DES has a 64-bit key size, but only 56 of those are used during encryption. The other 8 are "parity bits".
What was the intended purpose of the party bits, and why are they no longer used in modern ciphers?
They are there to check if the key was indeed correctly retrieved. It could for instance be that the key is a result of key decryption or key agreement. In that case, or simply during transmission, wrong keys are used. According to NIST FIPS 46-3:
The 8 error detecting bits..."
Or even better, Wikipedia states ANSI INCITS 92-1981), section 3.5:
One bit in each 8-bit byte of the KEY may be utilized for error detection in key generation, distribution, and storage. Bits 8, 16,..., 64 are for use in ensuring that each byte is of odd parity.
So you see, they're there to protect against errors reinstating/recreating the key.
Nowadays transmission errors are usually taken care of at the transport layer. As e.g. TCP/IP (and most other network protocols) already deliver a reliable transport mechanism the need for the parity bits has been strongly reduced. Things like parity checking are not seen as part of a cipher definition. Nowadays it is seen as an unnecessary nuisance, complexity where it isn't required.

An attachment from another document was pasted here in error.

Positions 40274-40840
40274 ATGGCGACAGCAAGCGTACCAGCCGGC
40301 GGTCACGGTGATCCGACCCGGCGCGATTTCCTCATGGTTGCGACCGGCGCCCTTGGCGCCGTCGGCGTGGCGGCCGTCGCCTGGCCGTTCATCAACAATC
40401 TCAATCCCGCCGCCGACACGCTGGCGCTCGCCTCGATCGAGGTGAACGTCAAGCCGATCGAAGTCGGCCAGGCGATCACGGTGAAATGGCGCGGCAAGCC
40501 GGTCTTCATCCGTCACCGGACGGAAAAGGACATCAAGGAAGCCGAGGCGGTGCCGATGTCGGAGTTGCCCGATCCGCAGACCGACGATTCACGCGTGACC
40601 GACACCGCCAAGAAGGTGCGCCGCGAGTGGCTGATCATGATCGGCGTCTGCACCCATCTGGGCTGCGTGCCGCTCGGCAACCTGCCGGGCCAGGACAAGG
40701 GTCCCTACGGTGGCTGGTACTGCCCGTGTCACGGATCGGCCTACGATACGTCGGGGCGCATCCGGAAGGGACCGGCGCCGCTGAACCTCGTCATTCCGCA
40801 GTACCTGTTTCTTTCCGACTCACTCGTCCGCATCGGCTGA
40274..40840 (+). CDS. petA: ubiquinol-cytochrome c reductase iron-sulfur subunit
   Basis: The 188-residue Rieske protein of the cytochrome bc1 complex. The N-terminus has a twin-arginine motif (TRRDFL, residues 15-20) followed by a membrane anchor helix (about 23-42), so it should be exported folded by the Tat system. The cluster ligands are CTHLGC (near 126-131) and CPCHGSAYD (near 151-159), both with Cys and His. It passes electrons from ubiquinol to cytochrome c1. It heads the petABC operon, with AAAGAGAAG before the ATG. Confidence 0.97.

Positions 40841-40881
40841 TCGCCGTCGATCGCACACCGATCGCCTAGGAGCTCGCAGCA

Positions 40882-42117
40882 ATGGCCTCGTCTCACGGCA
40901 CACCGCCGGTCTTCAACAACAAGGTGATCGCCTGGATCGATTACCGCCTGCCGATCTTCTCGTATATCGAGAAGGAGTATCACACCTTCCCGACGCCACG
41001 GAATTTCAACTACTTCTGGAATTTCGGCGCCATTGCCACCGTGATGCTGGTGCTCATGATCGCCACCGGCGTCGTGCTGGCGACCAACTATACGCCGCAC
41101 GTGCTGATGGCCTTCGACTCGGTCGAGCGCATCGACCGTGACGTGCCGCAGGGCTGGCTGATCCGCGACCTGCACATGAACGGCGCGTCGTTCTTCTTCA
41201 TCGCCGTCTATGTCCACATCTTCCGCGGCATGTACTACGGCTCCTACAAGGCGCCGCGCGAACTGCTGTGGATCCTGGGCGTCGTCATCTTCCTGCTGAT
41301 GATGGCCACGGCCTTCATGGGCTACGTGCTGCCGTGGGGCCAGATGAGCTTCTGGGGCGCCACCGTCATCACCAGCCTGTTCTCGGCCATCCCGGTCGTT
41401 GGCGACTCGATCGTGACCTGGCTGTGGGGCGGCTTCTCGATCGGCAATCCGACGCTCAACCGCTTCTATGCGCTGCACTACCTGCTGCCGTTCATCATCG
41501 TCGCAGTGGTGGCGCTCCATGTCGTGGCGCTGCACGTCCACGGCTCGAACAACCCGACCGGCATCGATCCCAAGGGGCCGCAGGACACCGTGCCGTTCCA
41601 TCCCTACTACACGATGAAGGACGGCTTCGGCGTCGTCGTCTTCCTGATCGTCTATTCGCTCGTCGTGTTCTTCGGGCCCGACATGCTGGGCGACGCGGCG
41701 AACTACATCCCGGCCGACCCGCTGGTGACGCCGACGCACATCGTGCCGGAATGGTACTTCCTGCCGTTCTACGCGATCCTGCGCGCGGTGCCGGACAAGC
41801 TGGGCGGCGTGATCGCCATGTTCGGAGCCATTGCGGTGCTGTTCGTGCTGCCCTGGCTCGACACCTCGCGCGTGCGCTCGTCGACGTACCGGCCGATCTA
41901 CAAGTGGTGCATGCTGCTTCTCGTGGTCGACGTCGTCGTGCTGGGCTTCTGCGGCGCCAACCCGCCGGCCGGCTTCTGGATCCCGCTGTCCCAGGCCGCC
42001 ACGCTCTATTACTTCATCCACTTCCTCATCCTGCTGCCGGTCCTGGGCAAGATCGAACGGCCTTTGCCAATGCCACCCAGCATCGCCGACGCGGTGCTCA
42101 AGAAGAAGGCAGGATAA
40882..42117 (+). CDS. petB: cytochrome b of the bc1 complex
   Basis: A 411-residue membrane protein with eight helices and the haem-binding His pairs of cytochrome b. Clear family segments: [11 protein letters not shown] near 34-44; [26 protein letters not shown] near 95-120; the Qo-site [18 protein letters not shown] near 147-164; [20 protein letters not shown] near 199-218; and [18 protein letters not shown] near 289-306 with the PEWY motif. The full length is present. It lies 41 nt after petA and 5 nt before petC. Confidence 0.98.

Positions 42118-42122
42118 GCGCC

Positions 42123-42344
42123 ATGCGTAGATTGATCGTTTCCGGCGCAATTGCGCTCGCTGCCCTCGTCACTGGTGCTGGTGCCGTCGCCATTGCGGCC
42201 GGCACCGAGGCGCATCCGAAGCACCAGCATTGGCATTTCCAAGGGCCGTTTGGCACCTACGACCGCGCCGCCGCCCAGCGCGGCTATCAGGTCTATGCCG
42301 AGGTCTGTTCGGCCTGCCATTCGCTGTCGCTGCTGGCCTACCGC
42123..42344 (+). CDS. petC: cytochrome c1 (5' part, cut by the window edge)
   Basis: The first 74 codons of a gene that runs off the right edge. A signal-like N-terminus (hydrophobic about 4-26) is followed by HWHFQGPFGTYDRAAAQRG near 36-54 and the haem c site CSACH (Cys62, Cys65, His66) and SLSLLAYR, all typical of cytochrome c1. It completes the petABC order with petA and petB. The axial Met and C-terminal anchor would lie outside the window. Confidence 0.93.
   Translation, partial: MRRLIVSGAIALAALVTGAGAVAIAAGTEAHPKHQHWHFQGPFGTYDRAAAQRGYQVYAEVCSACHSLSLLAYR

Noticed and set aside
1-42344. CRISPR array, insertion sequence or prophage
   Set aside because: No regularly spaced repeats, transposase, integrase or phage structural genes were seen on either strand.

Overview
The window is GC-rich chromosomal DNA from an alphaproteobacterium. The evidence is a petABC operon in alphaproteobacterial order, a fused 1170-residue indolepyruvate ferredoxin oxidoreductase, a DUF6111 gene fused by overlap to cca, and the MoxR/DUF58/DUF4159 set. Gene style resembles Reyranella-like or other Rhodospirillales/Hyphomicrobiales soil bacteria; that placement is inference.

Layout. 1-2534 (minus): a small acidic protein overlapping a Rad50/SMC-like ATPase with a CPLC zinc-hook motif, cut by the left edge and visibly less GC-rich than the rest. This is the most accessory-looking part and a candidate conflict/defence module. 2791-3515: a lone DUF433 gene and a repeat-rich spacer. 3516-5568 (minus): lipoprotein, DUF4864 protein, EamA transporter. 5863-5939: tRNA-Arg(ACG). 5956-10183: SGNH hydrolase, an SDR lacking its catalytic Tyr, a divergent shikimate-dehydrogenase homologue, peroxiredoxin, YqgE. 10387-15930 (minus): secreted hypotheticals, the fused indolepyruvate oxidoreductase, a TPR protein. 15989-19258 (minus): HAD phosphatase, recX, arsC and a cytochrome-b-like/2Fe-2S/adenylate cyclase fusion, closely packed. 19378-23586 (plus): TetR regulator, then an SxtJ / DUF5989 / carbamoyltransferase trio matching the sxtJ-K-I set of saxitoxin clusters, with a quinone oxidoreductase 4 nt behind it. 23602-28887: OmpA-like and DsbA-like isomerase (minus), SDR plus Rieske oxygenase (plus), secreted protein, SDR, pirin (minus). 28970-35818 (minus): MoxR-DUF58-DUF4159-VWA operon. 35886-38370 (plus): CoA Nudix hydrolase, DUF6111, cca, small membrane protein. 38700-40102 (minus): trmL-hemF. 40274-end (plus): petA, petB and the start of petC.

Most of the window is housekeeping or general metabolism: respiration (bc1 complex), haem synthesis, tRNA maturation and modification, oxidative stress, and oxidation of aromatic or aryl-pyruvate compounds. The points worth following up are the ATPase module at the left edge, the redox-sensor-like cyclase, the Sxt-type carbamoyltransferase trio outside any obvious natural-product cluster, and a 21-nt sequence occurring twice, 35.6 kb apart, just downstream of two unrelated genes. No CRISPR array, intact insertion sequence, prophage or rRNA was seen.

In the unlikely event that you'd ever need to perform parity or CRC checking it is of course easy to add the necessary bits; as long as you strip them away again before using the key.
Parity of DES key bytes was introduced on request of US authorities during the design of DES in the late 1970s:
A strong argument about the reality of the second motivation is on page marked 232 of a partially declassified book edited by the NSA: American Cryptology during the Cold War, 1945-1989, in the less redacted version found in page 5 of the PDF in this zip archive obtained by John Young under FOIA request 60251 of late 2009:
NSA worked closely with IBM to strengthen the algorithm against all except brute force attacks and to strengthen substitution tables, called S-boxes. Conversely, NSA tried to convince IBM to reduce the length of the key from 64 to 48 bits. Ultimately, they compromised on a 56-bit key.
Here is the union of said two differently redacted versions of the bottom of that page